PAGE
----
And by the standards of the Pharisees, he did not fall short. According to the righteousness of the Law - in the flesh - he was blameless.
Paul also defended his religion - as an organized system - from those whom he believed were threatening it. And so he persecuted the followers of Jesus, and tried to silence them.
This zeal to maintain the Jewish religion, combined with his personal zeal to live out the Jewish religion in his personal actions, is all included in what Paul is referring to as the “flesh,” in which he formerly had put his confidence.
And what did it mean, that Paul had put his “confidence” in these things? It meant that he derived his sense of who he was, and of what his purpose in the world was, from these things.
He had persuaded himself that his good standing before God depended on his ancestry, on his bodily conformity to the Law, and on his physical oppression of those who would disrupt this - and who would disrupt Paul’s confidence in this.
Paul, at that point in his life, felt that he needed to believe that these were the things that made him special and important. Paul, at that point in his life, placed his confidence in these things.
None of us here are in the same situation that Paul was in, as a young Jewish man in first-century Palestine. We are not tempted to have “confidence in the flesh” in the same way he was.
But we are tempted to have confidence in our own versions of the flesh - whatever that might mean for each of us. We are tempted to have confidence in external, material things - external and material things of religious and moral significance to be sure; but external and material things nevertheless.
What are those fleshly things that you sometimes think define you, and make you to be special and important? What are those fleshly things that you sometimes think make you acceptable to God?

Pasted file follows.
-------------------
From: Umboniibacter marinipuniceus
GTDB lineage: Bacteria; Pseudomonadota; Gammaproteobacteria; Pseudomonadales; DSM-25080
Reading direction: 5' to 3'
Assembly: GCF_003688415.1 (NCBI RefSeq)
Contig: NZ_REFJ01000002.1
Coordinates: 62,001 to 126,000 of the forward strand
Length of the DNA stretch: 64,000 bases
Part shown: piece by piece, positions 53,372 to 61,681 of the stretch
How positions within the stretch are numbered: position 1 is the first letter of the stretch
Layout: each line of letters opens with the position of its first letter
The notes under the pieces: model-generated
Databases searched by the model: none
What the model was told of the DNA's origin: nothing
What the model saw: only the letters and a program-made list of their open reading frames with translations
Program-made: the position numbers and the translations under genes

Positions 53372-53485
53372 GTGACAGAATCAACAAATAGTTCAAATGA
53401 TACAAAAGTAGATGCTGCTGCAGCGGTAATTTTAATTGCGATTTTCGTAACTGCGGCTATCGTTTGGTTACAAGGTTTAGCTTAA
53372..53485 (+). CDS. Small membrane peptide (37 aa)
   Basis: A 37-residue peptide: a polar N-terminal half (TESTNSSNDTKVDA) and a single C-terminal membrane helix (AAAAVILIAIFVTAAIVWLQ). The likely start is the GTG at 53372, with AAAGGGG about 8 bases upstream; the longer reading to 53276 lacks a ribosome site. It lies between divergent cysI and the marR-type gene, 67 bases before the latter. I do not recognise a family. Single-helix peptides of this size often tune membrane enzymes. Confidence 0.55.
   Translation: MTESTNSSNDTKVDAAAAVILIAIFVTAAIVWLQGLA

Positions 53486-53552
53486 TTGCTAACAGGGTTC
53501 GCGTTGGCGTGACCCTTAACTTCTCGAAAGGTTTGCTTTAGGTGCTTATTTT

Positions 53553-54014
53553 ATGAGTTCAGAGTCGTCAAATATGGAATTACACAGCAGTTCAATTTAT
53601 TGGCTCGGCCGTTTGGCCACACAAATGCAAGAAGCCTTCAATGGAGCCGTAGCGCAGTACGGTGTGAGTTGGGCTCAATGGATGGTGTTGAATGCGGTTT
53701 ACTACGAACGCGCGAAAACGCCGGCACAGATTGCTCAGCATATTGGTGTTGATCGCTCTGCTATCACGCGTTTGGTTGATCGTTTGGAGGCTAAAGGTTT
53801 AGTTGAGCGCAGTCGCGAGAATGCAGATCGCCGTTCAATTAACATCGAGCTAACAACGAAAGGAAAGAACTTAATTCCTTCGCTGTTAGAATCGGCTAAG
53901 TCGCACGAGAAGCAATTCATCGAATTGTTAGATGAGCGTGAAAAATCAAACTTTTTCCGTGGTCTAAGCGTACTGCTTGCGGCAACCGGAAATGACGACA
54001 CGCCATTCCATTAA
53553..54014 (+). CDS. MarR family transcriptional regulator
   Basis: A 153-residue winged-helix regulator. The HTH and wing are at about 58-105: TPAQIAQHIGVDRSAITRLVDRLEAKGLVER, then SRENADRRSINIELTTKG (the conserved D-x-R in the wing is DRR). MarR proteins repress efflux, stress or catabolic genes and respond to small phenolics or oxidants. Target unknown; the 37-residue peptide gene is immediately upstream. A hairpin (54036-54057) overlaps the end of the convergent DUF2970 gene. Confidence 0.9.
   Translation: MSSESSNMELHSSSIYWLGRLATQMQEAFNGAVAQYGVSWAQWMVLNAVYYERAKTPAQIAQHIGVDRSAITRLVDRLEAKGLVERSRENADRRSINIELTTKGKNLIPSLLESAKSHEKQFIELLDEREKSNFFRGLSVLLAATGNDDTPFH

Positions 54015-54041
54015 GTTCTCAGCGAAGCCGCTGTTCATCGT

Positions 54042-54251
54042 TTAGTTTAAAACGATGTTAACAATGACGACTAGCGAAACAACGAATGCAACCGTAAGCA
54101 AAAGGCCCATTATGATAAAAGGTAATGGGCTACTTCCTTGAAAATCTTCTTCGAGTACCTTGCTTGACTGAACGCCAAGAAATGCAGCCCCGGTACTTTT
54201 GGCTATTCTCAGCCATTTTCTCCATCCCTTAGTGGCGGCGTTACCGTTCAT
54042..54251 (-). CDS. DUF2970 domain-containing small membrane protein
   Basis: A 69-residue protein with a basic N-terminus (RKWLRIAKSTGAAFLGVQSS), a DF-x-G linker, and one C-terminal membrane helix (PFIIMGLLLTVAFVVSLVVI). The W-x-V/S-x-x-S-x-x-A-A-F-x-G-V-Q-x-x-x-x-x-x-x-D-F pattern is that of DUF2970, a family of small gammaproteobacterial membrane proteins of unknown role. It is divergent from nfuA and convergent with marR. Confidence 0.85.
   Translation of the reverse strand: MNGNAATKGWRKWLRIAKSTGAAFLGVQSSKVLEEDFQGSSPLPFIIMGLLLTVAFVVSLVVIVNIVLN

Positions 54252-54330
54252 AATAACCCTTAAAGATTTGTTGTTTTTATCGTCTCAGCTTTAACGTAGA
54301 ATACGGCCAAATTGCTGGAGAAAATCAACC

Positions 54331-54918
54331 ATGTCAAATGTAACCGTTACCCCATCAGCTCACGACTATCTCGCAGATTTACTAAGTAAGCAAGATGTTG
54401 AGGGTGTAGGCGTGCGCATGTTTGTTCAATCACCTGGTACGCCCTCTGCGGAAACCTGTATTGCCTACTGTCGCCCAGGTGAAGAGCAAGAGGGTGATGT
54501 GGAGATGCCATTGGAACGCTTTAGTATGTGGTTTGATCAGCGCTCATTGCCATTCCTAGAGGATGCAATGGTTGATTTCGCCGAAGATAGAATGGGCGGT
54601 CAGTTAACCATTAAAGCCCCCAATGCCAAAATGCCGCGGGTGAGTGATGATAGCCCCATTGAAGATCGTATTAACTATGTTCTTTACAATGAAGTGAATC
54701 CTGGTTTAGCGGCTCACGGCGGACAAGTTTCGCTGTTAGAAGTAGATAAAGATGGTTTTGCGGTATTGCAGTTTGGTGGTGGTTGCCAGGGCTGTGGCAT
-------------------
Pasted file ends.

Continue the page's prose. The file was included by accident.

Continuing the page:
I recall an instance when I was about seven years old, when my great-grandmother was showing an old family Bible to my mother. I was looking on, listening to her descriptions of the ancestors - going back many generations - whose names were written in that Bible.
I also remember noticing certain things about the Bible itself, especially its fascinating engravings of various scenes from sacred history. In particular, I recall that the picture of the crucifixion of Christ and the two thieves printed in that Bible made a deep impression on me.
About a decade later, my great-grandfather gave that Bible to me. And it is a prized possession. It testifies to an honorable and wholesome spiritual legacy, passed on to me by those who have gone before me in my family.
Now, is that what gives me my sense of being connected to Christ, and to his church? Am I Christian because I come from a Christian family?
What about those who do not come from Christian families? Does God invite them only to a second-class membership in his church? Not according to the New Testament!